Set Your Mind on Christ Challenge – Day 2

Wow — there is so much great stuff in Luke 4-7! Lots of challenging truths and examples. It’s wonderful to just take a plunge into Jesus’ life, teaching, and ministry. Here are some of the ways this passage is encouraging me. Be sure to leave your comments and questions.


  • Jesus was constantly led by the Holy Spirit (4:1, 14).
  • The word of God was soaked into Jesus life in a way that helped him overcome temptation (4:4, 8, 12).
  • Jesus’ ministry was holistic — he cared about the whole person’s life (4:18-19). This was reflected in his teaching, healing, and demon-outcasting.
  • Jesus taught and did ministry with unique authority (4:32; 7:7-8)
  • Jesus can and does forgive sin (5:23-24).
  • Wildly sinful people LOVED to be around Jesus (5:29).
  • Jesus bathed his big decisions in extensive prayer (6:12).
  • Jesus’ values were counter-cultural and upside down from the world (6:20-36).
  • Jesus expects us to obey him. To call him Lord and not obeying him would be ridiculous (6:46).
  • Jesus was so much fun to be around that he was accused of being a glutton and a drunk (7:34).
  • The natural response to radical grace is radical worship (7:47).

How would I be different if this truth were explosively alive in my innermost being?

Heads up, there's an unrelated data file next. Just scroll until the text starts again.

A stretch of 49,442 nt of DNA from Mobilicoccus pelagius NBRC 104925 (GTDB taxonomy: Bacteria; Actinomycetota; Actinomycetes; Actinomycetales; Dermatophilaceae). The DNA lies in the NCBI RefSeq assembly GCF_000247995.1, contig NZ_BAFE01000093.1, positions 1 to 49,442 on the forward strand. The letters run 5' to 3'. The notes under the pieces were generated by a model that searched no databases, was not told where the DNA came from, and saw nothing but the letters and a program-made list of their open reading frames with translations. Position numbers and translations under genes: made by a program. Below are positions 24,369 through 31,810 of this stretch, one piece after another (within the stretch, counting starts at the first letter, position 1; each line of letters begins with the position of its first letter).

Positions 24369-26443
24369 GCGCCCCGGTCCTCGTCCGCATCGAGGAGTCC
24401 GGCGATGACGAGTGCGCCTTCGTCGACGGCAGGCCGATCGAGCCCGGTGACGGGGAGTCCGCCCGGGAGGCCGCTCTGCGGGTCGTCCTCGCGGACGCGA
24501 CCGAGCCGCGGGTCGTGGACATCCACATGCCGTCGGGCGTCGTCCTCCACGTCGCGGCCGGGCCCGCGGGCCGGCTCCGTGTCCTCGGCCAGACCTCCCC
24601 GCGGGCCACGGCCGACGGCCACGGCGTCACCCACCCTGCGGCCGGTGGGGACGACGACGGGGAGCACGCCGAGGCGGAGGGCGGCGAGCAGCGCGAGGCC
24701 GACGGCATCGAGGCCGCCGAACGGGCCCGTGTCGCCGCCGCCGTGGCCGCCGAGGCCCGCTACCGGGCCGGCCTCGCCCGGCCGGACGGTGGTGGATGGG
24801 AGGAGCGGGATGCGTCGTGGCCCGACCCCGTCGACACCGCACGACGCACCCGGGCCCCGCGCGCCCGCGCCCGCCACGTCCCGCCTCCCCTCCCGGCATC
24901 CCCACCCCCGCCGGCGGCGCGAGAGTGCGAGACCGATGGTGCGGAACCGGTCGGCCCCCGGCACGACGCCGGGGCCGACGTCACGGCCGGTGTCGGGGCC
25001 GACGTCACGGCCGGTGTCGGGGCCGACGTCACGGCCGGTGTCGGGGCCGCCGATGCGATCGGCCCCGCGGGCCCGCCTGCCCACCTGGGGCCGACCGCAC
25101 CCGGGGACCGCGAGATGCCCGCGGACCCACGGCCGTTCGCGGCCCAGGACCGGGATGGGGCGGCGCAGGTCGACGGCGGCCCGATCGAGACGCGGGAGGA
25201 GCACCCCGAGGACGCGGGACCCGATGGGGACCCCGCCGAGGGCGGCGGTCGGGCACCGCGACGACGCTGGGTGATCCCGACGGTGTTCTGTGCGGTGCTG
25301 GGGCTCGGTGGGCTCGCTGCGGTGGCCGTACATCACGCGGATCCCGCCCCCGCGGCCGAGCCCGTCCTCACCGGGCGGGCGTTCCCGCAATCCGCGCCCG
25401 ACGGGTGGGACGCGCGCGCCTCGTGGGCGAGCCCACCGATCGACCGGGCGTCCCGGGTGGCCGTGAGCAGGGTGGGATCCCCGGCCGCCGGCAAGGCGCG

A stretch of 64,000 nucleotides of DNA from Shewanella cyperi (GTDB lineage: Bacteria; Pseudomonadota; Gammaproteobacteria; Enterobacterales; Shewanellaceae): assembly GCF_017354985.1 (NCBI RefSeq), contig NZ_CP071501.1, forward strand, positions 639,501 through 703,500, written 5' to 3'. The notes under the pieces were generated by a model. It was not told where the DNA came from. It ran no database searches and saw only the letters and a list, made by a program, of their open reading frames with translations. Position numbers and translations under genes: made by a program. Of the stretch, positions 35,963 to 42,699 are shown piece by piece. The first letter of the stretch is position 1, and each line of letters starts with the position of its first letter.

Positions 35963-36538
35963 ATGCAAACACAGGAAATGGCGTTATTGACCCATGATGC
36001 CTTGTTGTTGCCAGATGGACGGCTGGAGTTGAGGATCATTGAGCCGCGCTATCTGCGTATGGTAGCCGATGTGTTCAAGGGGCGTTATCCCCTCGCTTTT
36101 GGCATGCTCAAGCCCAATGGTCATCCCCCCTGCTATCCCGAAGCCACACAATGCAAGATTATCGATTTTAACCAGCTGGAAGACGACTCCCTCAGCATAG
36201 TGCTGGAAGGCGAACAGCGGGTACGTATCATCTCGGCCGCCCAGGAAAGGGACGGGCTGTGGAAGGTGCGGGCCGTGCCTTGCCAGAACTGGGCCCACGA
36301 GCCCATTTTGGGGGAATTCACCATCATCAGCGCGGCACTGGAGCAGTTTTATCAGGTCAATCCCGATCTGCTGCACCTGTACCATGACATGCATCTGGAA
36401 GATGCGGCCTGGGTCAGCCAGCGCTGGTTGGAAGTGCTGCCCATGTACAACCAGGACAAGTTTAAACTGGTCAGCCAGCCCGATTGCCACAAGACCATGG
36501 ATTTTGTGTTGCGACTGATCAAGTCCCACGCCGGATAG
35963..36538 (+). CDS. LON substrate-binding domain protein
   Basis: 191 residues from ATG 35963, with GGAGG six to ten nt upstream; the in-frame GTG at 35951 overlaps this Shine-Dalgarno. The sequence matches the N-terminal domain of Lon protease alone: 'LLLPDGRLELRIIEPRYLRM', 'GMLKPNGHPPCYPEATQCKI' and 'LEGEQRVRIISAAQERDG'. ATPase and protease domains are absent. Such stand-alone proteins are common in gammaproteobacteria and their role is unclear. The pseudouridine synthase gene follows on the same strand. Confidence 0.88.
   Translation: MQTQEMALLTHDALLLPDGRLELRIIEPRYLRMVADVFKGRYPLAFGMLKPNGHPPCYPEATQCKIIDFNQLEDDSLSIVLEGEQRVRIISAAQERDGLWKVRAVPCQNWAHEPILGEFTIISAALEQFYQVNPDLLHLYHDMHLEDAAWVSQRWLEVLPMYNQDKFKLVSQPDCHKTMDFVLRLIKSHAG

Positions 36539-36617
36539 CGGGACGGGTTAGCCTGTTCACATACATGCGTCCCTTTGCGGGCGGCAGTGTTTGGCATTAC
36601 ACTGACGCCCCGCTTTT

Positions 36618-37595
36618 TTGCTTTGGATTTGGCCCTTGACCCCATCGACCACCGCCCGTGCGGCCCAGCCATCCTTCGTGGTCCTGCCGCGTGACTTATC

• The main thing that struck me here was the radical holiness of Jesus mixed with his incredible liveliness and fun. If this truth were explosively alive in my life, I would be deeply committed to personal holiness and godliness while also being lots of fun. It’s usually not hard to try to have fun, but it is harder to be radically holy. Then, when I am focused on holiness, it’s easy to get kind of stodgy, uptight, and overly serious. May God make me both holy and fun, so that extreme sinners would love being around me but would always sense an authentic commitment to costly obedience.

What about you? How is God using this passage in your life? Questions or Comments?

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  1. #1 by Kristie Braselton on October 13, 2009 - 5:04 pm

    All of the references to being led by the Spirit, in the power of the Spirit, etc jumped out at me too. Just a reminder of both my dependence on the Spirit’s power and of just how great of a power is accessible to me like you talked about on Sunday.

    Another thing I noticed was that even though there were crowds of sick people that needed healing, Jesus still spent time in prayer and solitude. That’s comforting in the face of overwhelming poverty, injustice, and oppression. We just need to faithfully do what we’ve been called to, and even when there are unmet needs surrounding us we can still treasure time alone with Lord. Though the time could have been spent feeding the hungry or caring for the sick, Jesus obviously knew that time with the Father was of utmost importance. It could be easy to get swept up into this social justice movement and neglect the very reason we do it and the power by which we accomplish.

  2. #2 by Vicki Langer on October 13, 2009 - 5:32 pm

    Luke: Thanks for putting your perspective on this. I never thought of Jesus as lively and fun before. It gives me something to ponder. Different viewpoints are great. Food for thought.

  3. #3 by Brian Frahm on October 13, 2009 - 7:16 pm